MAY ONE BORROW A LULAV WITHOUT ASKING? [Arba'ah Minim: Sho'el she'Lo mi'Da'as]
Question: If one rented a house on the 14th b'Chezkas Baduk (on the pretense that it was checked), and it was found to be unchecked, is this a 'Mekach Ta'os' (a mistaken rental, and the tenant may retract)?
Answer (Abaye): The rental is valid where people themselves check for Chametz, and even in a place where they hire others to check, for people like to do Mitzvos with their own money.
Bava Metzi'a 29b (Shmuel): If one found Tefilin in the market, he estimates their value and may wear them immediately. (If the owner comes and gives a sign, he gives their value to him.)
(Beraisa): One who borrowed a Sefer Torah may not lend it to another.
Question: Why was this taught about a Sefer Torah? It applies to any borrowed object!
Answer: One might have thought that a Sefer Torah is different, for one is happy to do a Mitzvah with his property (i.e. that others use it for a Mitzvah). The Beraisa teaches that this is not so.
Terumas ha'Deshen (100): On Chol ha'Mo'ed, if one does not have his own Arba'ah Minim to bless on, he may take another's Minim. One is Yotzei with borrowed Minim l'Chatchilah. Do not say that he is a Sho'el she'Lo mi'Da'as (one who borrows without permission), and the Rif rules that he is like a Gazlan (robber). Or Zaru'a, Semag, the Rosh, Semak and others disqualify stolen Minim every day. In cases like this, one is happy to do a Mitzvah with his property. The Rosh permits putting on another's Talis without his knowledge. We rely on this, that one is happy to do a Mitzvah with his property. This is when it is evident that there will be no loss to the property. If he found it folded, he must return it folded like it was. If not, the owner is not pleased. If one takes another's Esrog and Lulav to bless on them and wave them properly, surely no one is particular [to object]. This is like a Talis. This is unlike Seforim, for they get dirty and ruined when one learns in them. The Gemara forbids learning in them Stam, i.e. even a little, for there no limit to how much one learns. Putting on a Talis or taking the Minim has a limit. (It is for a short time.) The Mordechai (Bava Metzi'a 262) brings from Avi ha'Ezri that anyone who intends for a Mitzvah is not called a Gazlan, even without permission. Do not learn from there to here. The Mordechai means that the person is not disqualified from swearing (for he does not think that he transgresses). [Perhaps] it is considered stolen, and he is not Yotzei!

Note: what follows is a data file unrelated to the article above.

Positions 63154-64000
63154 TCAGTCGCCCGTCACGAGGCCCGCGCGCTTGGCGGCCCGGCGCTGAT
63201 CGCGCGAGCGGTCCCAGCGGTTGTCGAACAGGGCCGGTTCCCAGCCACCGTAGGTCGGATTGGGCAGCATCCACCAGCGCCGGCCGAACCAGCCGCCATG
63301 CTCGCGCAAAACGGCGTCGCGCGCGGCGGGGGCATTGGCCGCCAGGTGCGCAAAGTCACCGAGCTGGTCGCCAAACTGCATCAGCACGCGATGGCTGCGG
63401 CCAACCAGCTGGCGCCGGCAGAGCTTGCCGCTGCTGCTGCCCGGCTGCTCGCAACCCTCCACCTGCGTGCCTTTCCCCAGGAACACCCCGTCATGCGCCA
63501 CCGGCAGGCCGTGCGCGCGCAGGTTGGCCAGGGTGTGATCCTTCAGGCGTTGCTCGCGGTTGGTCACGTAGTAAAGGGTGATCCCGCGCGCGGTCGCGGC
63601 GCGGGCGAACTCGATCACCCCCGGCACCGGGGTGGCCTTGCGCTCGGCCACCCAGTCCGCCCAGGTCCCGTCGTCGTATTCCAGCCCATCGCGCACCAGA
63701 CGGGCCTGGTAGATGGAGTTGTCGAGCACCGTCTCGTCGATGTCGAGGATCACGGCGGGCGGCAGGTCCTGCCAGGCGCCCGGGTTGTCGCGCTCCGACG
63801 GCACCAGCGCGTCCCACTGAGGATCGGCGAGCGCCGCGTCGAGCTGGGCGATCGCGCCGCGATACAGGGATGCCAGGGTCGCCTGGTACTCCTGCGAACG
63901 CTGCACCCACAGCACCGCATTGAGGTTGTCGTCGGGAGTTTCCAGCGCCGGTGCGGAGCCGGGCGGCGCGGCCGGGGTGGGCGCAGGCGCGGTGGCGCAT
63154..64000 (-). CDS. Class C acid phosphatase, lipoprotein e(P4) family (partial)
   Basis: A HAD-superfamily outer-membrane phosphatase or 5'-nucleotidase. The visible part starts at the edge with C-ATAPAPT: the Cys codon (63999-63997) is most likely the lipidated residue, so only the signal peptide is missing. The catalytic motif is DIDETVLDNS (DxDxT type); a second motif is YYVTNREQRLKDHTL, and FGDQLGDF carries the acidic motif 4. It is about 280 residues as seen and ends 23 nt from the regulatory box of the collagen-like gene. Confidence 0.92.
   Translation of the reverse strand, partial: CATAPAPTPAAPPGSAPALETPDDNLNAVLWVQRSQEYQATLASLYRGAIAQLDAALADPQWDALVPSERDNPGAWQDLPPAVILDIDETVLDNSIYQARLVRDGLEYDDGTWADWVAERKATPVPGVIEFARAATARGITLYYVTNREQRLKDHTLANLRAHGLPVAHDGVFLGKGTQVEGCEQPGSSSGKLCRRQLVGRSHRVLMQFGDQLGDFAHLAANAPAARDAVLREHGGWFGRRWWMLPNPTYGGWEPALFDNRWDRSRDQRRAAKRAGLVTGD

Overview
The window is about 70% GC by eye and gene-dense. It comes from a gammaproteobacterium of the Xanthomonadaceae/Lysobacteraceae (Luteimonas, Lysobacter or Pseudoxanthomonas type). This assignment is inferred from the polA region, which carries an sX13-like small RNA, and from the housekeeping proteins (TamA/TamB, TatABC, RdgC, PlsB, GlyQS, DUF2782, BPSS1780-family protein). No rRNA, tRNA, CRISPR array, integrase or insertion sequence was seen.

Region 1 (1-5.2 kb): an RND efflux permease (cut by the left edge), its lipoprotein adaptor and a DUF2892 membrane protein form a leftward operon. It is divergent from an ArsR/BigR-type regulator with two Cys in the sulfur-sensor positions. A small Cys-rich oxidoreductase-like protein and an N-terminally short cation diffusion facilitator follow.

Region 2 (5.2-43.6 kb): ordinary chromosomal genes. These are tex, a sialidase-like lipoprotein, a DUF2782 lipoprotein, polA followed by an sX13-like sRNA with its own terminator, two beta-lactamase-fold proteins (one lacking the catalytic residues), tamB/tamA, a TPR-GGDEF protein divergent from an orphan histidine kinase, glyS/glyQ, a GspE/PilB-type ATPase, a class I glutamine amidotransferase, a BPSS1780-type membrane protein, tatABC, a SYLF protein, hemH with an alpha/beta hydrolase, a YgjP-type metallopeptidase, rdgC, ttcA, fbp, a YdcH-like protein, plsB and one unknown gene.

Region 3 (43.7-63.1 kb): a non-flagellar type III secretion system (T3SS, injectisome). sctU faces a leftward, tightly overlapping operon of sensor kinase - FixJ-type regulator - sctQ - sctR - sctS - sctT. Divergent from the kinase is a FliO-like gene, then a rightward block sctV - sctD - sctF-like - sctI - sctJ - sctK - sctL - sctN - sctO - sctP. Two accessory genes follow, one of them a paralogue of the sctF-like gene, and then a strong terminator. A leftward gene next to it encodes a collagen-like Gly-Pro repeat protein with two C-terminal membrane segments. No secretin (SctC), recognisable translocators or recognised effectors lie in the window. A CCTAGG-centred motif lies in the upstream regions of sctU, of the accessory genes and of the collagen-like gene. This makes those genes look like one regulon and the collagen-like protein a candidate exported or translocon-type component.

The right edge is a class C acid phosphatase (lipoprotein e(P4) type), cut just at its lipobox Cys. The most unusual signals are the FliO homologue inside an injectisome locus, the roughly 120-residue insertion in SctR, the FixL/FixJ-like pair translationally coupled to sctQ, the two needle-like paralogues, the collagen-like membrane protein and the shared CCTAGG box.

Nimukei Yosef (Bava Basra 44b DH Amar ha'Mechaber): Since the Halachah follows Rabanan, that Sho'el she'Lo mi'Da'as is a Gazlan, one may not wear another's Talis or Tefilin without his permission. My Rebbi (the Ritva) permits, since one is happy to do a Mitzvah with his property. I do not understand. One who finds Tefilin may wear them only after estimating their value and buying them for himself! We do not permit due to the Mitzvah! One who borrowed a Sefer Torah may not lend it to another!
Teshuvas Chasam Sofer (1:2): Shitah Mekubetzes (29b) brings from the Ritva that a Sefer Torah, Talis and Tefilin are for the owner himself to use them. If the borrower will wear them out, the owner will be unable to do a Mitzvah later. [He is not happy that others do a Mitzvah if he will lose a Mitzvah.] This does not apply to other cases of monetary loss. This answers the question from Chametz.
Shulchan Aruch (OC 14:4): One may take another's Talis and bless on it.
Taz (5): The Rema (649:5) says similarly about a Lulav. The Terumas ha'Deshen equates this to a Talis. However, why do they permit only after the first day? Also Tzitzis is mid'Oraisa, and we rely (on the Chazakah that one is happy to do a Mitzvah with his property) to bless on them without the owner's permission! I answer that there is no Isur Torah to wear a garment without Tzitzis, just there is a Mitzvah to attach Tzitzis on one's garment. There is no Chiyuv here, for it is not his garment. However, above (8:9) we are more stringent about the Berachah than about wearing a garment. One must check the Kashrus of the strings only due to the Berachah. Even though a borrowed Talis is exempt, we say that the owner transfers ownership to the borrower on condition to return it. All the more so, this reasoning allows one to fulfill the Mitzvah of Lulav on the first day with another's Lulav. We can distinguish. On the first day, the Mitzvah is mid'Oraisa, and one is extra particular that his Esrog not become ruined, so we do not rely on 'one is happy to do a Mitzvah with his property'.